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What does multiplying a matrix by its transpose have to do with spectral theorem? I basically am trying to understand what this would mean with regards to spectra of waves.

I think it give you a diagonal matrix, but I'm not sure how it relates to spectral theory.

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2 Answers 2

The spectral theorem is for normal operators (in particular, hermitian, or real symmetric, matrices). If $A$ is a real matrix, $A A^T$ is a real symmetric matrix.

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In the finite dimensional case the Spectral Theorem says that we can decompose a self-adjoint operator into a sum of projection operators: if $A$ is self-adjoint then we can write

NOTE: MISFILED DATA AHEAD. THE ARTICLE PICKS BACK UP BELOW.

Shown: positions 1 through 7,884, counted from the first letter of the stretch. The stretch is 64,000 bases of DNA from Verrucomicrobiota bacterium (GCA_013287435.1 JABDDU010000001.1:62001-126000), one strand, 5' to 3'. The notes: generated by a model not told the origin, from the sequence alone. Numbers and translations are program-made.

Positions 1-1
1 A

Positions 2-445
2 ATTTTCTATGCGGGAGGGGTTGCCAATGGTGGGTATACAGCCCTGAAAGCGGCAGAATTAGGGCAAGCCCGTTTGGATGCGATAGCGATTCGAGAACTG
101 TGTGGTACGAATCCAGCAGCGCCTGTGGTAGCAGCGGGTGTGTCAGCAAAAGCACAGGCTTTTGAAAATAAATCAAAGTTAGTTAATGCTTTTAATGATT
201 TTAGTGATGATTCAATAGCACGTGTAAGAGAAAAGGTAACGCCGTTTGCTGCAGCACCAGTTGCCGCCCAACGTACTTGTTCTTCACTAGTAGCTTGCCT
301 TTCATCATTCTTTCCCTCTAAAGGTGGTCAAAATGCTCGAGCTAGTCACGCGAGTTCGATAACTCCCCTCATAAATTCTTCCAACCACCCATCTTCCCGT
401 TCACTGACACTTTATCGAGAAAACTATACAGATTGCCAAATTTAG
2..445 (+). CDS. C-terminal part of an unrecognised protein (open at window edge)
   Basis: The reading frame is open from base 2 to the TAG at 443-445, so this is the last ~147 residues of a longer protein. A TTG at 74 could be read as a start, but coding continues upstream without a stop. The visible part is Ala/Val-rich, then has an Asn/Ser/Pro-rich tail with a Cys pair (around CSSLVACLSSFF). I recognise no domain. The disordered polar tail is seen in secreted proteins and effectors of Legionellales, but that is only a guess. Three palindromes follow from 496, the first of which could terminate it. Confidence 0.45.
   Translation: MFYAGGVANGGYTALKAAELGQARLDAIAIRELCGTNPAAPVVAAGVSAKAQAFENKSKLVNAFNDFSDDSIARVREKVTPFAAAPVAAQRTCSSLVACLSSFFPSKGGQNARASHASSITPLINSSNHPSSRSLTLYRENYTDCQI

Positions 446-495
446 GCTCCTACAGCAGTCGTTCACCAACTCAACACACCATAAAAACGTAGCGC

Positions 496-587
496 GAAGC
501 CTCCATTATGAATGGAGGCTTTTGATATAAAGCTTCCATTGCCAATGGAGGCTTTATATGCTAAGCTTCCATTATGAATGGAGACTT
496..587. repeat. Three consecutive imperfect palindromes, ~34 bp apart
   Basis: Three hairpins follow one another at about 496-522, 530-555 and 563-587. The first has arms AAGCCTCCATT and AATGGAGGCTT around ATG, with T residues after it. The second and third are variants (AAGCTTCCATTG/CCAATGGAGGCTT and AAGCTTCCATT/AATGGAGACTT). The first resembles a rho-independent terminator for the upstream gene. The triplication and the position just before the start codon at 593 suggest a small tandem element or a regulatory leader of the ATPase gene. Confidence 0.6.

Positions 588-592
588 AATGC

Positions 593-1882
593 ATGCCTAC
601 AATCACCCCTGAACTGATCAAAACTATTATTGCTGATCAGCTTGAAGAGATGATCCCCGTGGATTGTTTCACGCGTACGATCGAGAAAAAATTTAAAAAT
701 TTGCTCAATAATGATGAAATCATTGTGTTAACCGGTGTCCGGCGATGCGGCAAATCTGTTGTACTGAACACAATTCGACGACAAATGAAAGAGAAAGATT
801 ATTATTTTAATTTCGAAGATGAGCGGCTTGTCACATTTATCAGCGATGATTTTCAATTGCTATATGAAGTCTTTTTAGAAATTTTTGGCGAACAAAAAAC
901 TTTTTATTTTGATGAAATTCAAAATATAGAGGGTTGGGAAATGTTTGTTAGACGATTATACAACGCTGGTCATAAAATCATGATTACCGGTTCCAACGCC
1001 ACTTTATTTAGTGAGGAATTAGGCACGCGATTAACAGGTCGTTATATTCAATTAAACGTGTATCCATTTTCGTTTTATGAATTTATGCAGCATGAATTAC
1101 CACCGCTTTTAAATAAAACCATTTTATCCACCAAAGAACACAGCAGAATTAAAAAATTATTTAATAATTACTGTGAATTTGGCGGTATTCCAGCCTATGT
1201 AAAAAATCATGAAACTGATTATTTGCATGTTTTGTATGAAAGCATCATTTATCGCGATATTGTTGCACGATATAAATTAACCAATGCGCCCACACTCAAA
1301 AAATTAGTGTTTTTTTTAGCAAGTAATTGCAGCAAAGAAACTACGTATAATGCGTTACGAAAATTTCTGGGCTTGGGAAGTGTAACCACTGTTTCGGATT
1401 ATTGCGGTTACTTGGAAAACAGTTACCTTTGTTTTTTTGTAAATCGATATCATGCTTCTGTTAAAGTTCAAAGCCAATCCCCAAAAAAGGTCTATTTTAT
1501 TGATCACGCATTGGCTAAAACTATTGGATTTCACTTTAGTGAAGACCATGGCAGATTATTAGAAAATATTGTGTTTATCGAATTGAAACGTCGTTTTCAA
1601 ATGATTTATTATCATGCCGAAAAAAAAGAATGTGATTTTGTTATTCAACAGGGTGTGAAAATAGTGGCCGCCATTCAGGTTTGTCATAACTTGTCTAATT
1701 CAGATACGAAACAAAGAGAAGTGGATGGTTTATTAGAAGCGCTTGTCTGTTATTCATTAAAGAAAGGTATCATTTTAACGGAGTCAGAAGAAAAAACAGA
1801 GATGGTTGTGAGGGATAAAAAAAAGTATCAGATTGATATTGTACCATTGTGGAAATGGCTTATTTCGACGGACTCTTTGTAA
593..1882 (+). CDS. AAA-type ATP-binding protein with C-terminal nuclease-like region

$A=\lambda_{1}P_{1}+\cdots +\lambda_{r}P_{r}$

where the $\lambda$'s are the (necessarily real) eigenvalues of $A$ and the $P$'s are orthogonal projection onto the corresponding eigenspaces. If we choose an orthonormal basis of each eigenspace and let $U_{i}$ be the matrix whose columns are this eigenbasis, then we have $P_{i}=U_{i}U_{i}^{\ast}$.

As mentioned in the answer by Robert Israel, given any $A$ we always have $AA^{\ast}$ is self-adjoint so the discussion above holds. In particular, we can determine an orthonormal basis for which the operator determined by $A$ is a diagonal matrix real entries on the diagonal (ie, $A$ is (orthogonally) diagonalisable).

This material can be found in any good linear algebra textbook (my personal favourite is by Hoffmann & Kunze).

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